January 4, 2010

Shine

Since the New Year began, I have been ensconced in office cleaning. I am not the sort of person who thinks organization matters, until I cannot see what I’m doing. I adhere to the slogan, “organized people are just too lazy to look for things”, and yet I silently envy them.

Organization is not something that comes naturally or easily to me. When I worked at the grocery store and literally was responsible for nearly a million dollars/week, I had no choice but to be organized and have a militant system for such organization. We had spreadsheets and weekly balance charts that required as much. I never wavered from my rule, do everything in the exact order, every time, the same exact way. It was my way of ensuring organization. I’ve even preached it to my daughters.

However, I digress, as I often do. You see, were it not for my lack of organization, my memory never would have been tweaked with today’s joy. I discovered a penlight, from a church retreat in 1982.

The memories flooded. I was 15, going on 16. Only a year’s difference from my daughter today. It feels like yesterday, especially when I tell stories or give her advice. She has a crush on a boy and wants to ask him to the Sadie Hawkins dance. My point of reference is my own nerdy self at that age. As we’ve discussed strategies over the past week, I never imagined that I would discover a memento that would bring it all to light. Marvelous Light, even.

When I was almost her age, I went to a state retreat with my church youth group. I had a very pretty and cool best friend. She went to another school, which was almost better. We never had to discover how cool or not cool we were once we left the walls of academia behind. So we arrived on a Friday evening, her parents were the youth leaders. We were in Orlando, Florida. We sat at the group rally, wearing “high energy” surf/ski shirts and expressing our coolness as much as we could. We spied a few boys in the group next to us and that was it. That age, those desires we cannot deny… we met the holy grail of youth gatherings, “cute boys”.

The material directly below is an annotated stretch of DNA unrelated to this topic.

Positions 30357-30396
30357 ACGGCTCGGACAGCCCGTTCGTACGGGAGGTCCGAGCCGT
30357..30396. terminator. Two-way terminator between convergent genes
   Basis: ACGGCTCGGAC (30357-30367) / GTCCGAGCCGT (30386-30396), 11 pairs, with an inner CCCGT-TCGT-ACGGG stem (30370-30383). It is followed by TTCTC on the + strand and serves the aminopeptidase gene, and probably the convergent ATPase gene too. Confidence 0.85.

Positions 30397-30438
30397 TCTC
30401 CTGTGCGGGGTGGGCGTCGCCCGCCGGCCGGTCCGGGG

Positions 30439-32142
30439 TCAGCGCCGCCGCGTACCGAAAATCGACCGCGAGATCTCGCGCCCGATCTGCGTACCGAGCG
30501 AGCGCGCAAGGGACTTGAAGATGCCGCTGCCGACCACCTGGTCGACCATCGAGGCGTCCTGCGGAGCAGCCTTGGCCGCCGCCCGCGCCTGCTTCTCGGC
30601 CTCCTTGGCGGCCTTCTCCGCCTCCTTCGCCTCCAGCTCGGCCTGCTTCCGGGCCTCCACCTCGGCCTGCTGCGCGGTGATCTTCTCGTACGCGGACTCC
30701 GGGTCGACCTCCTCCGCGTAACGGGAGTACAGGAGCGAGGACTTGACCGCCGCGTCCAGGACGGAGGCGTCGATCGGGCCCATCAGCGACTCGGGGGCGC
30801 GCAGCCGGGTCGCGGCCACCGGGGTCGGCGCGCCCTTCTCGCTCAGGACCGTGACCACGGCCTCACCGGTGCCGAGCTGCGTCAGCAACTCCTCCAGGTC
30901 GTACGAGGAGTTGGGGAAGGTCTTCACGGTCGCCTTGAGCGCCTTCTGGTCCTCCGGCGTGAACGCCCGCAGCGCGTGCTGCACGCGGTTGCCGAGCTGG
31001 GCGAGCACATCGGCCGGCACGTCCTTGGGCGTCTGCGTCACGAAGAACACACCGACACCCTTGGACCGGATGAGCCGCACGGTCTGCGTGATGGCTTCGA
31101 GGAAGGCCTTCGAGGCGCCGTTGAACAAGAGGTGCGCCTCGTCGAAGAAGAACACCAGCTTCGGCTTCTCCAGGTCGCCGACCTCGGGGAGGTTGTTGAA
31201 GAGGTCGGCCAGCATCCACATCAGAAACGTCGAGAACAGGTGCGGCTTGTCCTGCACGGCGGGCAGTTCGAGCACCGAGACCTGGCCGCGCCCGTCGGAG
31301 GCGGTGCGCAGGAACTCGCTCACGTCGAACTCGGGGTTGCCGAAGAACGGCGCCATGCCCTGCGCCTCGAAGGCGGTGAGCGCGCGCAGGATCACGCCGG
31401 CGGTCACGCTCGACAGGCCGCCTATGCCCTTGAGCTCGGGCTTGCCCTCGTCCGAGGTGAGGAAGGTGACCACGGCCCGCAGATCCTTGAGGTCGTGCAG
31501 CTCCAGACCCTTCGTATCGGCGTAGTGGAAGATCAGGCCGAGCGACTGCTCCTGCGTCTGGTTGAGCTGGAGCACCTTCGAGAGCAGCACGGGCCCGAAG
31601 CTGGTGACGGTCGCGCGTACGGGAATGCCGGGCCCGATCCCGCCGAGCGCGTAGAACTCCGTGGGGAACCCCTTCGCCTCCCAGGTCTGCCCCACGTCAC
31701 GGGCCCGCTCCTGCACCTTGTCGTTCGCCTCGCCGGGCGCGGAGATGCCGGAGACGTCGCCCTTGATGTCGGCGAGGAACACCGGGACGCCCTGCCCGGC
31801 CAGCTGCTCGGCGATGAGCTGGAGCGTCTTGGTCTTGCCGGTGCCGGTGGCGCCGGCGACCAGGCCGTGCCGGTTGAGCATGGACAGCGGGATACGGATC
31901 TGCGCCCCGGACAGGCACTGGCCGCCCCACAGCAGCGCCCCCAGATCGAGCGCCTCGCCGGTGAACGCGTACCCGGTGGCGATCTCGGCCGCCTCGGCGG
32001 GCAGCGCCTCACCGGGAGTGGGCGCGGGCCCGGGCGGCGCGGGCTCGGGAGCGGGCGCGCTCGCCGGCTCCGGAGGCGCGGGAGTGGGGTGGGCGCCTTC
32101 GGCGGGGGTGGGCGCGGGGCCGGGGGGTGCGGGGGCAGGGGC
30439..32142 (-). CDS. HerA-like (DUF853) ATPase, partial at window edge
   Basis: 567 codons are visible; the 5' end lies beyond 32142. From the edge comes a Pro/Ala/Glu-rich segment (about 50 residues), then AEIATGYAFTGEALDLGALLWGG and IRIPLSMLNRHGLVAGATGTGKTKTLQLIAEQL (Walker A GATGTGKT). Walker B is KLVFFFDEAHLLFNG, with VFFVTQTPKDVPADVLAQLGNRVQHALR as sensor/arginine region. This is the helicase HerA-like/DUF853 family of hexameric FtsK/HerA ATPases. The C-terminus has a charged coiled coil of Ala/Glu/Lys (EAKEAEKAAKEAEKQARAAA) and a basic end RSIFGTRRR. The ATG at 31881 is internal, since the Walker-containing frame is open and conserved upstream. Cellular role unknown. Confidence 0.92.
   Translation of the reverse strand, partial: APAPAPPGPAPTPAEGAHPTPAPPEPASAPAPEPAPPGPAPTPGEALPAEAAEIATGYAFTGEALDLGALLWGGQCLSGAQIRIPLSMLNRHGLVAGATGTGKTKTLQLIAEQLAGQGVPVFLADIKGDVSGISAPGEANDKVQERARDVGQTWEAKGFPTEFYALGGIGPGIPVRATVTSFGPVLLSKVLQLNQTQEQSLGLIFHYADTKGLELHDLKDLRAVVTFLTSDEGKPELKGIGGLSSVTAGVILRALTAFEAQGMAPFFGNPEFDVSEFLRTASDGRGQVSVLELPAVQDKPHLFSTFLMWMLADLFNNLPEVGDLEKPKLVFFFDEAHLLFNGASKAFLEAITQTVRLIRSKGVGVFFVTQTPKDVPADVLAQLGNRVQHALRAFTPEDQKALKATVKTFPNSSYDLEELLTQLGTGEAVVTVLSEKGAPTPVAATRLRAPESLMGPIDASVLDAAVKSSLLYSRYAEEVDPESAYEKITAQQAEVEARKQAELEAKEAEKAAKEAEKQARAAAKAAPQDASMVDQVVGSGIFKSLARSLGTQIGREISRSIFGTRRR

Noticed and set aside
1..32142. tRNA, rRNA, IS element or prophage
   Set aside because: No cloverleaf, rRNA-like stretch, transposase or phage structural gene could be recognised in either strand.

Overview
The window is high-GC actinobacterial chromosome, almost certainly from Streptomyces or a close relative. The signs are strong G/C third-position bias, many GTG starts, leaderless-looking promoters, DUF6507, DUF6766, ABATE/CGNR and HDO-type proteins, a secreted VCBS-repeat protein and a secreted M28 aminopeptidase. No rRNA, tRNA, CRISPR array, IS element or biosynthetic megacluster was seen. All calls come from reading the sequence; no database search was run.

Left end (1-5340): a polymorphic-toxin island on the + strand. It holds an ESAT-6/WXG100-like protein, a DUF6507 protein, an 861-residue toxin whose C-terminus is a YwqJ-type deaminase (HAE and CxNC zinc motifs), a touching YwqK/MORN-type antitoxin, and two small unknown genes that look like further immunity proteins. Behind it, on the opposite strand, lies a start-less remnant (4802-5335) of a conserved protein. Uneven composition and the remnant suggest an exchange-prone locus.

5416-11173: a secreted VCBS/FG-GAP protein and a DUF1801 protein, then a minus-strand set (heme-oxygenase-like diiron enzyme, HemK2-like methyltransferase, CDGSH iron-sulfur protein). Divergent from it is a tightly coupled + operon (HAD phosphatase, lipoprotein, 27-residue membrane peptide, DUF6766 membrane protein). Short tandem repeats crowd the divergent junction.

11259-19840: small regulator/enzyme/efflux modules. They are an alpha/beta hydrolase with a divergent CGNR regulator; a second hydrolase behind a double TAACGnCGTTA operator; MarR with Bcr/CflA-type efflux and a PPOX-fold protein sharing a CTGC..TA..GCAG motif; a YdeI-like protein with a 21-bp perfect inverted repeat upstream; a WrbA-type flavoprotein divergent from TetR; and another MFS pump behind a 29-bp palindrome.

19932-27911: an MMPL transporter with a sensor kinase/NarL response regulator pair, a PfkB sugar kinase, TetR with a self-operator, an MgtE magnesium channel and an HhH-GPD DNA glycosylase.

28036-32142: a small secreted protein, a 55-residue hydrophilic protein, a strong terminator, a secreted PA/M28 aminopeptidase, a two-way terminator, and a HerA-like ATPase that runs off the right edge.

We arranged our workshops to spend time with the cute boys and in the best 80s effort imaginable, we were in constant contact. That Saturday evening was an outdoor church service, where everyone in attendance was given a penlight. We stood in a field, hundreds, perhaps thousands of us, shining in the dark, singing with praise, "Into His Marvelous Light". We were so uplifted. After the service, a dance followed.

I froze with fear. My joy evaporated, replaced with terror. I had never danced. I wanted to dance, my soul ached to dance, but my feet knew there was a better time to dance. This was not such a time to subject myself to that level of humiliation. The “cute boys” were less than enamored with my refusal to dance. One cute boy danced with my friend, but my cute boy found others. It happens.

After that retreat, I spent weeks in my room, behind a closed door, counting steps, listening to things I’d rather not admit to now, practicing, dancing, and almost replicating Napoleon Dynamite. No way was I ever going to be somewhere I wouldn’t dance again. I learned, I danced, I succeeded, but that isn’t the point of my tale.

This week, my own lovely child is working up the courage to ask a handsome young boy to join her in a splendid dance. I do hope… they dance. It doesn’t matter who is or isn’t watching. I hope she dances. I look at my now dead battery of a long forgotten penlight and think, indeed, that light once shined. I want her to step gracefully into that marvelous light, I want her to shine and love and breathe and live. Today is now. The moment is here.

Shine, my baby girl. Don't let your battery die, let your light glow.

Shine.

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